There are artists who focus their entire lives on exploring a single material. That's not Lisa Anne Auerbach. She falls in with the artists who weave together various practices, producing objects that are eclectic, even as they explore related ideas. Auerbach's work straddles a variety of art-making traditions: she takes pictures, she produces zines, she makes paintings and she knits — hats, sweaters, pants, as well as wall-hangings that resemble painted canvases in their form, if not in their execution.
Together, all of her work comes together to explore overlooked corners of vernacular culture: the architecture of megachurches, a Danish knitting movement of the 1970s, the language of psychics, the content of her bookshelves and — because this is the 21st century — plenty of cats.
"Sometimes politics can be so depressing," the L.A. artist says of the fact that felines seem to consistently reappear in her work. "What are you going to do? Make a sweater about Israel or cats? I don't know enough. If I make a sweater about Israel, my mother will be mad at me. So I just make a sweater about cats. It's like, 'ISIS or cats?' 'Ebola or cats.' It's a no-brainer."
The artist is currently prepping her first solo show in Los Angeles in roughly seven years for Gavlak Gallery (the new L.A. branch of the longtime Palm Beach art space). And while the exhibition will indeed be imbued with plenty of cats, along with Auerbach's absurdist, deadpan humor, it will also provide a showcase for the more serious aspects of her work.
Collectively, her art examines the curious DIY ways in which humans communicate with each other — through architecture, through language, through knitted symbols — work that landed her in the Whitney Biennial this spring. The show at Gavlak will contain pieces from across her various practices.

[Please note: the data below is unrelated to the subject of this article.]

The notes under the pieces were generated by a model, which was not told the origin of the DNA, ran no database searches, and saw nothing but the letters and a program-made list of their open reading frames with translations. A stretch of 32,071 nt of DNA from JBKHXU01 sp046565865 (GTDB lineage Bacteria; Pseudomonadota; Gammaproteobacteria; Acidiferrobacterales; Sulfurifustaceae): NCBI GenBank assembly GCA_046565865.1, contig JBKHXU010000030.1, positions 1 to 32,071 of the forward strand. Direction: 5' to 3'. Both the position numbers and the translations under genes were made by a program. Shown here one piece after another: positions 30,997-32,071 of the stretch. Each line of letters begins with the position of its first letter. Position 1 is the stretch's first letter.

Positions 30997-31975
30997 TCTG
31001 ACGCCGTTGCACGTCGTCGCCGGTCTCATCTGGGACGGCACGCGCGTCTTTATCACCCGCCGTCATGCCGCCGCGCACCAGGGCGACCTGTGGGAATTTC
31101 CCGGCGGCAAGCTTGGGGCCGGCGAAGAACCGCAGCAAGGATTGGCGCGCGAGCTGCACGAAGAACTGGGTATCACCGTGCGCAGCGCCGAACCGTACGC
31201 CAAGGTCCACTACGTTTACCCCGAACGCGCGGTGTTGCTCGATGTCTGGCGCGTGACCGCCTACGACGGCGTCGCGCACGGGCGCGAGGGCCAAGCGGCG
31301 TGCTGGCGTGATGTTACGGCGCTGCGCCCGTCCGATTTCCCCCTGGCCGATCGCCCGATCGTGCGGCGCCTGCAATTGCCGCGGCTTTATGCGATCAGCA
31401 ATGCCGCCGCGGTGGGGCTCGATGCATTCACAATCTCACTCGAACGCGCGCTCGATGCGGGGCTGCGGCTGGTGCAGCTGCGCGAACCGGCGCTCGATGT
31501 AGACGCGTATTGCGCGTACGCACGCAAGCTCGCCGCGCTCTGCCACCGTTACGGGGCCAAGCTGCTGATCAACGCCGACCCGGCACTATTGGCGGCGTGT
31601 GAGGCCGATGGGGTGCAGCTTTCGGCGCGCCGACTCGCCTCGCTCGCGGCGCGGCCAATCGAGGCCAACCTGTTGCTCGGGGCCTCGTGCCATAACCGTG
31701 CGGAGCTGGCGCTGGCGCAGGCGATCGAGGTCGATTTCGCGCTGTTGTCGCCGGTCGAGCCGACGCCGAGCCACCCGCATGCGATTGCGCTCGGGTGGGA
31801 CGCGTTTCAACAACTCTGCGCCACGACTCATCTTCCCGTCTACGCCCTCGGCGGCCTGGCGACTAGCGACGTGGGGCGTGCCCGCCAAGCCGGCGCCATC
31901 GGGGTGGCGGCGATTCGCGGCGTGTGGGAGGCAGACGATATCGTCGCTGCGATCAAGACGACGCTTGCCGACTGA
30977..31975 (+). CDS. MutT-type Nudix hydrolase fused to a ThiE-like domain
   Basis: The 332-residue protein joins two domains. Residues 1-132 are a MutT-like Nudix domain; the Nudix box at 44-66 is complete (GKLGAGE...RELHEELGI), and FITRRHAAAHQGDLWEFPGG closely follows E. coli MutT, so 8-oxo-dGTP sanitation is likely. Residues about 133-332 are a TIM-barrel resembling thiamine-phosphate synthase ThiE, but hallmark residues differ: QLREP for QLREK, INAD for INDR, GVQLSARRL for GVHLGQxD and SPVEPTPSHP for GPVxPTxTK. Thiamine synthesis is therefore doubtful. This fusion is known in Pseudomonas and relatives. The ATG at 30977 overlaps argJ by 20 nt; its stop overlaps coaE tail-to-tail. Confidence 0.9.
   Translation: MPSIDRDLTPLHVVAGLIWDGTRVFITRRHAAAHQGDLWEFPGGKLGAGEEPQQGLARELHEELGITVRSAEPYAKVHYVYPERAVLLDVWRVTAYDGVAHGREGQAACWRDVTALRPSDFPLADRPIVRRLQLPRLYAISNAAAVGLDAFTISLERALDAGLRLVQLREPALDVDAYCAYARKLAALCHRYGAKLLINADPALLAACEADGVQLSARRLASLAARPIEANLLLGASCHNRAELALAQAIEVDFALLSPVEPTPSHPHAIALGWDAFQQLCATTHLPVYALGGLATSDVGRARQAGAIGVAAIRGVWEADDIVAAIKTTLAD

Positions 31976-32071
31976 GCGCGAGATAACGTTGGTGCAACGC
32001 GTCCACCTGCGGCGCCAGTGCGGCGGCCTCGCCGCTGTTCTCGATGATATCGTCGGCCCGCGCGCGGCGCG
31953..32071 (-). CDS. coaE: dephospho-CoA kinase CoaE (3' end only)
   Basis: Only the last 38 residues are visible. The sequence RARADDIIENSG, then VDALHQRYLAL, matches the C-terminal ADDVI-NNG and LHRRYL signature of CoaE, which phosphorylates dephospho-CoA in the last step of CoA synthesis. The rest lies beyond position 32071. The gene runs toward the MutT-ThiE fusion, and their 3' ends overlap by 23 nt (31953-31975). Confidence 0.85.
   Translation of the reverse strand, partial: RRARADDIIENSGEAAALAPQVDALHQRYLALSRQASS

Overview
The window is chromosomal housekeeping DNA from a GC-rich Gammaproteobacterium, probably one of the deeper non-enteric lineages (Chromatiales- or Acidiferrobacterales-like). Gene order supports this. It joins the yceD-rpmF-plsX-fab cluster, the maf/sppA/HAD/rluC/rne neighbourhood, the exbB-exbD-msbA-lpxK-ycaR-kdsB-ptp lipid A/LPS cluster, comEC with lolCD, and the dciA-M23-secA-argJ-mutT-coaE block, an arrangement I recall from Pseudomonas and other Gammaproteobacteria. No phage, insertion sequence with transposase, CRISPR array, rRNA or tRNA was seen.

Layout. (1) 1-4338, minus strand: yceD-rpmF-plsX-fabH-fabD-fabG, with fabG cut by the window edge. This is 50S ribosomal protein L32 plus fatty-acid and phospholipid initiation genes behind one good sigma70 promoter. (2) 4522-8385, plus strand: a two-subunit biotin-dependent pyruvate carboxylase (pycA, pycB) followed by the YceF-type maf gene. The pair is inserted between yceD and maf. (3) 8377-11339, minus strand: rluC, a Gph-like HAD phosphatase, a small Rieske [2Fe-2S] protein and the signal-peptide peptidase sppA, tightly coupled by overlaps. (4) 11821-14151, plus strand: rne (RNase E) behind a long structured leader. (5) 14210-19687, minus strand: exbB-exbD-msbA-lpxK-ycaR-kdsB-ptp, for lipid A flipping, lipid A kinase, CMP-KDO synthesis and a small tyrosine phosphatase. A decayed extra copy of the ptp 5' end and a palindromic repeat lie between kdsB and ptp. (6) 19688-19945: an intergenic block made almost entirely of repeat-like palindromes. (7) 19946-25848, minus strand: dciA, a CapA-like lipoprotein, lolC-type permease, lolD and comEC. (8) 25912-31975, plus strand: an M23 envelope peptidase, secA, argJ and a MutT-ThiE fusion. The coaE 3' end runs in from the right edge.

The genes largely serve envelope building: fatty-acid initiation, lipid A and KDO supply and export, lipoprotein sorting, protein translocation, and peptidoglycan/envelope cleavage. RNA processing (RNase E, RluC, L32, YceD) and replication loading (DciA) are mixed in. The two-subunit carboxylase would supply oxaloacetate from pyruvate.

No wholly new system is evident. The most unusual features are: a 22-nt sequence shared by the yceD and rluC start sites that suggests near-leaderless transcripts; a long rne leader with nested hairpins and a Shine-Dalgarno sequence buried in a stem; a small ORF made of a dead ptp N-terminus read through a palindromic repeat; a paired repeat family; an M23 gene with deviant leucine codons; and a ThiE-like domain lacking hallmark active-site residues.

First and foremost: the knitted pieces, which she has been making since 1994, when she graduated from Art Center College of Design in Pasadena. For her MFA, Auerbach had studied photography, but after finishing school, she no longer had regular access to a darkroom, so she took up knitting as a cost-effective way of making art — and making a statement.
Her pieces often bear the influence of Scandinavian sweater patterns. But the artist doesn't simply remake designs, she manipulates them. "I mix patterns, I overlay them, I make my own," she says. "And I'll add things that you don't typically see on sweaters. I made a sweater with a surveillance camera for a show in Sweden a couple of years back."
She also includes political slogans and wry hash-tagged phrases, such as "#KitschTheNewCrap" and "#IraqTheNewIraq." These ideas, she says, are partially inspired by a 1970s knitting movement called Hønsestrik that has its roots in Denmark.
"It literally means 'chicken knitting' or 'hen knitting,'" Auerbach says. "And I really wanted to bring it to a new generation. These days, there are all of these ideas about radical crafts, but I want to show that this was already happening in the '70s. Hønsestrik is about rejecting the man-made, rejecting the yarn companies, who all had these strict patterns that you were expected to follow. Hønsestrik, however, was saying, 'Let's make this out of scraps.'"